by John Zedolik
Snow on Christmas Eve is only silent sugar-dust of grace, as light and gentle as mother’s lace,
no threat to life tires into hallowed space and the bodies hurtling in the same narrow trace,
even after missi sumus into the early hours of the Natal Day, still dark, well ahead of the Son’s warming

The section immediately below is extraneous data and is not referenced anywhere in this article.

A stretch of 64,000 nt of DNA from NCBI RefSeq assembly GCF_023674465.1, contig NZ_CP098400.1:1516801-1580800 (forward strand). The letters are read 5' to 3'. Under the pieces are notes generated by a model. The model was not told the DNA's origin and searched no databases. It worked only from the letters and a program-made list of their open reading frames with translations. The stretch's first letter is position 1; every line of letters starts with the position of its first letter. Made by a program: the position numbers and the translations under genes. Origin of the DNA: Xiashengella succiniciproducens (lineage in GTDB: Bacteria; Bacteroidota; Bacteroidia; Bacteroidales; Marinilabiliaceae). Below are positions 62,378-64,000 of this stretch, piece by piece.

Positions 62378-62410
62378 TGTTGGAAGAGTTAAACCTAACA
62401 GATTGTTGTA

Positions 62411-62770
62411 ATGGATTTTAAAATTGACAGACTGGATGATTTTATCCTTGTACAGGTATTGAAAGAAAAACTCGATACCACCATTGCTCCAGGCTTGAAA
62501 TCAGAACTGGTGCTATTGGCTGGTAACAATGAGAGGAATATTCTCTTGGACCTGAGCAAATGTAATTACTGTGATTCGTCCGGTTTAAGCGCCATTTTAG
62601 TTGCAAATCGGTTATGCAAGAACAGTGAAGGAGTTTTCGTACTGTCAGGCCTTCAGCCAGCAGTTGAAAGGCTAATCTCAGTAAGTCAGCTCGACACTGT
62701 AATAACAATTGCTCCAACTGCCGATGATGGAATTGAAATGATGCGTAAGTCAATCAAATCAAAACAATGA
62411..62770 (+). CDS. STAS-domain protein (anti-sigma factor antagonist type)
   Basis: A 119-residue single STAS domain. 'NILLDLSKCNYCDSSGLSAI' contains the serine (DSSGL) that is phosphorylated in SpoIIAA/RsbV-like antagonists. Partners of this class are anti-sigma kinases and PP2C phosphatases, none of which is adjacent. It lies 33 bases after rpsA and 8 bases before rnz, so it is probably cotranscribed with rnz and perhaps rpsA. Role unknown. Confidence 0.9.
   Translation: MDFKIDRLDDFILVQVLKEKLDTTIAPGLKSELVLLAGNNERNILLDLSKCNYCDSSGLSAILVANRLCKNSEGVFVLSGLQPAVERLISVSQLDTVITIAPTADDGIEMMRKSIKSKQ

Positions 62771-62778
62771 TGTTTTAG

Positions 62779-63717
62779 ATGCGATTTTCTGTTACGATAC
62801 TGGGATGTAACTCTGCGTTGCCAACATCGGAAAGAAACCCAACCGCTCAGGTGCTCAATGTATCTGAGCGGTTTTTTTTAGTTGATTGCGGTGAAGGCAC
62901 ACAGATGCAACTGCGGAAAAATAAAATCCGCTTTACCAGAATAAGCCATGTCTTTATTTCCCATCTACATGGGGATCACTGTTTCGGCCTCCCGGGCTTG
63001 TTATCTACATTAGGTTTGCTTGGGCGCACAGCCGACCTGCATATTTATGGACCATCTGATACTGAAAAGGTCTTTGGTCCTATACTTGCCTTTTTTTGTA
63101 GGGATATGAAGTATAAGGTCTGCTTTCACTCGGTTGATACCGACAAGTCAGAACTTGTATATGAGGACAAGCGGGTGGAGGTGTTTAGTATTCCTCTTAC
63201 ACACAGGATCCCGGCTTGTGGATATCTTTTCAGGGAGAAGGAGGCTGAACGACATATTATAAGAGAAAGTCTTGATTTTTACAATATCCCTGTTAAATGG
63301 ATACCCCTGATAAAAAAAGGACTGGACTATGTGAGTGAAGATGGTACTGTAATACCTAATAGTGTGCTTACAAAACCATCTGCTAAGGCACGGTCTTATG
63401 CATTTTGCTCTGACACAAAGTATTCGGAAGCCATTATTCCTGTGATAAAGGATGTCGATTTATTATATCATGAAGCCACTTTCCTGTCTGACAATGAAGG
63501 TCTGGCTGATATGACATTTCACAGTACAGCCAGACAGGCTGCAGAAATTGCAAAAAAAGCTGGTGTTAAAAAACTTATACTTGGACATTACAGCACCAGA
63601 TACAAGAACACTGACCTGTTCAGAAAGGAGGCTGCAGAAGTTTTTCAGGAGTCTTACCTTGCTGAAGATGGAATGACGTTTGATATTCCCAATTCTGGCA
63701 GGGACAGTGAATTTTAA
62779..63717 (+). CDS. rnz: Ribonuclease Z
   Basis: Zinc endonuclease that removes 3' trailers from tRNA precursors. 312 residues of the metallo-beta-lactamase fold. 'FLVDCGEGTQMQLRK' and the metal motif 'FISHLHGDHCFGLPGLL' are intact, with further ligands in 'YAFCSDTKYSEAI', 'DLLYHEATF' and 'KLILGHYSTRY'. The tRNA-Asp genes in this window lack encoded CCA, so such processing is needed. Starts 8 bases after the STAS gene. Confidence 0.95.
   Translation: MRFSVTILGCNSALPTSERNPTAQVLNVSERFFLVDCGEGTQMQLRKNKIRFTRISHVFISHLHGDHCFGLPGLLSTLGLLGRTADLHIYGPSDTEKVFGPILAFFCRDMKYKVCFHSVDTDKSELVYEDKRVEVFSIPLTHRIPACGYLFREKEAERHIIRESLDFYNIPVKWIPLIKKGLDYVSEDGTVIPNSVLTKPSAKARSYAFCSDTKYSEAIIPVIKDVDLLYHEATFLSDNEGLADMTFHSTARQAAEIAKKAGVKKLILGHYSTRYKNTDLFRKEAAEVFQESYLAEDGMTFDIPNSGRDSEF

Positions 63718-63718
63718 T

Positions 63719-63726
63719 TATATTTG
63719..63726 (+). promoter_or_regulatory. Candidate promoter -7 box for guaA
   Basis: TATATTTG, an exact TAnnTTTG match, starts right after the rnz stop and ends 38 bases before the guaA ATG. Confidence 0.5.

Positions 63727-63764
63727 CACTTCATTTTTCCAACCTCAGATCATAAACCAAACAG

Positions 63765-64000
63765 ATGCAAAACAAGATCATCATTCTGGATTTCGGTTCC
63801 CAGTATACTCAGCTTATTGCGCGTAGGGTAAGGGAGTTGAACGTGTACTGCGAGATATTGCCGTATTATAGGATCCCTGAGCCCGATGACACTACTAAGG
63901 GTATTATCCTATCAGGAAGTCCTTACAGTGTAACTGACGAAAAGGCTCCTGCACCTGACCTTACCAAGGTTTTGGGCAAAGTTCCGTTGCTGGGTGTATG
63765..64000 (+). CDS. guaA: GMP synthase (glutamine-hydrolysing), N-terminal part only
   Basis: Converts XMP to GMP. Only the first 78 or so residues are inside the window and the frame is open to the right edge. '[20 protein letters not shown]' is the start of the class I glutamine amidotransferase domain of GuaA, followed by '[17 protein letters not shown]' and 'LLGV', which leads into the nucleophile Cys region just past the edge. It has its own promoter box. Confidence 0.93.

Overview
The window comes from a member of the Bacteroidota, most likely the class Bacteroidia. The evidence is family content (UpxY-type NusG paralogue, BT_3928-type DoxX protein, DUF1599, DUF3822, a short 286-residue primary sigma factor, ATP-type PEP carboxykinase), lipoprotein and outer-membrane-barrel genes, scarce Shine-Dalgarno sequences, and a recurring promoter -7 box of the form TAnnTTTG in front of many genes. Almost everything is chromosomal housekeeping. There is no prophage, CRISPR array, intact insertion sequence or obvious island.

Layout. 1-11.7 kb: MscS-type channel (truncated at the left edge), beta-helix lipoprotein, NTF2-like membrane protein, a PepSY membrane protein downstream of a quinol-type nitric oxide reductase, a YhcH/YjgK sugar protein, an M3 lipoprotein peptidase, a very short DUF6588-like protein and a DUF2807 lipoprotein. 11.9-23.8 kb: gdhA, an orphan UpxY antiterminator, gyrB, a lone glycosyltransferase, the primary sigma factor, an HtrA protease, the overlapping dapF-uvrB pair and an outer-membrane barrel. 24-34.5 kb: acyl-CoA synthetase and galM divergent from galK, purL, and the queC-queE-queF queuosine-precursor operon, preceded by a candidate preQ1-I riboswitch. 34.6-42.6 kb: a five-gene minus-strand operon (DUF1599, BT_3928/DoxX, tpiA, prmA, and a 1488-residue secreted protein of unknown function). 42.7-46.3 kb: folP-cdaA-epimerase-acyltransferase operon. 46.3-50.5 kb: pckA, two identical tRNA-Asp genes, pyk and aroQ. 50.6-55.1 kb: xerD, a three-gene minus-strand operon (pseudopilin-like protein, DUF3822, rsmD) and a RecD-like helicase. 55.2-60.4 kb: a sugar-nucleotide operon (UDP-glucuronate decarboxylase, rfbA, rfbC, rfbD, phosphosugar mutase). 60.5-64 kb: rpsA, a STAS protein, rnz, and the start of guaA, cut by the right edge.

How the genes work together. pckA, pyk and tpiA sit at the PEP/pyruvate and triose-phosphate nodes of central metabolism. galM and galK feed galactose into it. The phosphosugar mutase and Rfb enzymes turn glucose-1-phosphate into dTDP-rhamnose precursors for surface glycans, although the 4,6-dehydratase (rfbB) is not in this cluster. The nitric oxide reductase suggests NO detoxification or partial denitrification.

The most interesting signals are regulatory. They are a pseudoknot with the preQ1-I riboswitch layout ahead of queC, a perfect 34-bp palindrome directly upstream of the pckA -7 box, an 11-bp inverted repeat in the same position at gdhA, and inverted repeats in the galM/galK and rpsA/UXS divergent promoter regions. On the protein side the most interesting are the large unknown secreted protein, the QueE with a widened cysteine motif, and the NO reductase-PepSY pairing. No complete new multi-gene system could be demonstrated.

Sol that will dispel any fear of post-solstice slip that might crumple and mar the Holy Day’s cheer of each
humble crèche within its hoped-for timbers and held fire that will keep out the wind, night, and cold—
unwelcome and unauthorized —flatly impermissible—upon this Eve and Morn where a certain Star’s
singe and shimmer guarantees the rubber will embrace the road between the candled church and slumber in the safe abode.